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While kids are busy enjoying their summer vacation, the Boardman Fire Department is training for when they get back on the school bus.
Firefighters spent Monday training for school bus accidents. Boardman Fire Chief George Brown said one of the biggest challenges is an overturned bus. That situation was the focus of Monday’s training.
“We don’t get the opportunity to do that every day. We get two automobiles crashing but this gives us an opportunity on the large rigs and buses to do specialized training,” said Brown.
The step-by-step training included turning a bus over on its side and stabilizing the vehicle in order to treat injured riders. The department also brought out their auto evacuation equipment to help cut through the new, high-tech alloy doors on many buses.
“It’s really an uneasy feeling responding to a school bus accident not knowing if its full, empty, how many kids are on there and the potential,” said Boardman firefighter Mark Pitzer. “These school buses can typically hold about 50 to 60 kids on it, and the average number of patients is 22.”
Pitzer said there are 21,000 bus accidents a year in the U.S., resulting in 55 fatalities. He said most of time the children on the bus suffer minor injuries, but if a bus rolls over, riders can get trapped underneath.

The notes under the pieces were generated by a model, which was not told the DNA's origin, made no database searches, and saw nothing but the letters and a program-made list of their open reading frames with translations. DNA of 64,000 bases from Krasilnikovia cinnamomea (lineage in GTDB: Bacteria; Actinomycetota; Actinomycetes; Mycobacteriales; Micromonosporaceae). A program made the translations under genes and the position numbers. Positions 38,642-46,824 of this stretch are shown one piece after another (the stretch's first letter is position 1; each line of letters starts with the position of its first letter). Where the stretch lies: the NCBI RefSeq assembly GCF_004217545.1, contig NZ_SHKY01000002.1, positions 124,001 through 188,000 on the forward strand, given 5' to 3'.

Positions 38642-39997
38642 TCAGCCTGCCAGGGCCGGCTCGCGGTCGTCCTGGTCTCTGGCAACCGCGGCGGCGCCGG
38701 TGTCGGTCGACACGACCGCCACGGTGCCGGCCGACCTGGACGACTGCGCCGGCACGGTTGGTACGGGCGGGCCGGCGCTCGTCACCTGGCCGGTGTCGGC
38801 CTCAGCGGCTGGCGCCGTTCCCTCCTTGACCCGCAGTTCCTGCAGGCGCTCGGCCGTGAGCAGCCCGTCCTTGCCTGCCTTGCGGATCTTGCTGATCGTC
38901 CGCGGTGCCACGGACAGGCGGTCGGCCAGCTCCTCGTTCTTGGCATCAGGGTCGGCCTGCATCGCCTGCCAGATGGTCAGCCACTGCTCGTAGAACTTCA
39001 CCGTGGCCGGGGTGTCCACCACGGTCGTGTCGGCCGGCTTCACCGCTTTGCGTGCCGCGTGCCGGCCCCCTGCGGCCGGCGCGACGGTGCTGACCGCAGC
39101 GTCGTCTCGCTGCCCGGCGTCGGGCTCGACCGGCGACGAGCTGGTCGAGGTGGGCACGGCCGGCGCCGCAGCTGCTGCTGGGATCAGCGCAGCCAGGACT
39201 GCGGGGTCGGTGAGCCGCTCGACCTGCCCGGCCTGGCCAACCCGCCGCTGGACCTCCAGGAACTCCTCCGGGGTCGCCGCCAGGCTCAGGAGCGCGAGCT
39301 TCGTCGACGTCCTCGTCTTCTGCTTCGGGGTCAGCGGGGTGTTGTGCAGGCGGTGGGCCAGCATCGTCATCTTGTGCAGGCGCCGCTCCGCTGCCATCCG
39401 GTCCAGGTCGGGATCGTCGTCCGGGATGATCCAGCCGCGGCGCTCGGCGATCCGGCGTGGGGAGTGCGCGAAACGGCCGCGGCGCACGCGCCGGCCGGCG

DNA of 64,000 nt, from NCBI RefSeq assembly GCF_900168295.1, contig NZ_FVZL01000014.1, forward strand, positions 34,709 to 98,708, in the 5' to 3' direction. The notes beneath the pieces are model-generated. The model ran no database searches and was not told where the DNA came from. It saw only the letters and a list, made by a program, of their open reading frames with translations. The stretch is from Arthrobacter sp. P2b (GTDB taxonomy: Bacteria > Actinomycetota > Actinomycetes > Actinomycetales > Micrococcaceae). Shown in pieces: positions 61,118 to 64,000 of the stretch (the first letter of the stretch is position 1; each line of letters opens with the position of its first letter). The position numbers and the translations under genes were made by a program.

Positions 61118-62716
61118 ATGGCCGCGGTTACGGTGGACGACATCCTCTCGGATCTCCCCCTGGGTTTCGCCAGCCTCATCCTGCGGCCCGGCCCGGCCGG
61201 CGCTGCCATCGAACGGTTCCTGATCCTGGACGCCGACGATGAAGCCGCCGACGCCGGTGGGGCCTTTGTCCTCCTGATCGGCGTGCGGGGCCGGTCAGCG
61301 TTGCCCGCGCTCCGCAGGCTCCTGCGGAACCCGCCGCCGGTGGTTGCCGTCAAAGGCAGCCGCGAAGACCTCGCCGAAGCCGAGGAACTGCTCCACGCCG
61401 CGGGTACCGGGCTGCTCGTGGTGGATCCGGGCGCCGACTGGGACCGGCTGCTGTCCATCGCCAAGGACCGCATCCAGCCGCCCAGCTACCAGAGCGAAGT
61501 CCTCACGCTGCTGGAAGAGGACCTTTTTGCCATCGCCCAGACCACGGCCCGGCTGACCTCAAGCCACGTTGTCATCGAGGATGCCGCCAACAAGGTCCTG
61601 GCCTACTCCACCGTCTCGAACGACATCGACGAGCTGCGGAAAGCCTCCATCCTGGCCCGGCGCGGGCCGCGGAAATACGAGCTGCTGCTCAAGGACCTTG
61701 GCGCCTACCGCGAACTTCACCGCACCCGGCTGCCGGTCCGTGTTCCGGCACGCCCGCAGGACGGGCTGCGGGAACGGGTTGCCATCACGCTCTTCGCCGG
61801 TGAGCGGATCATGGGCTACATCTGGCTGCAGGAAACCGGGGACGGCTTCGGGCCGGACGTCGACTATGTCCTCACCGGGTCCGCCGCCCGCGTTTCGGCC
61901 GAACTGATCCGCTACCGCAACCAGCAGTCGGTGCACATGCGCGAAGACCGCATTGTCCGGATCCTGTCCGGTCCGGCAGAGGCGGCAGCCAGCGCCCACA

One of the training scenarios involved a victim with their arm pinned under the bus. Air bags were placed under the vehicle and inflated to lift the bus off the training dummy.
Another issue with a bus rescue is manpower. With only two to three firefighters staffing each truck, it often takes multiple units to respond to an average crash let alone one involving a school bus.
“The manpower it takes to rapidly, not only treat the patients but to stabilize the vehicle and do extraction takes a lot of people on scene,” said Brown.
Pitzer said buses are very safe and typically do not roll over when they are involved in a collision. He said buses travel more than 22 million miles a day across the U.S.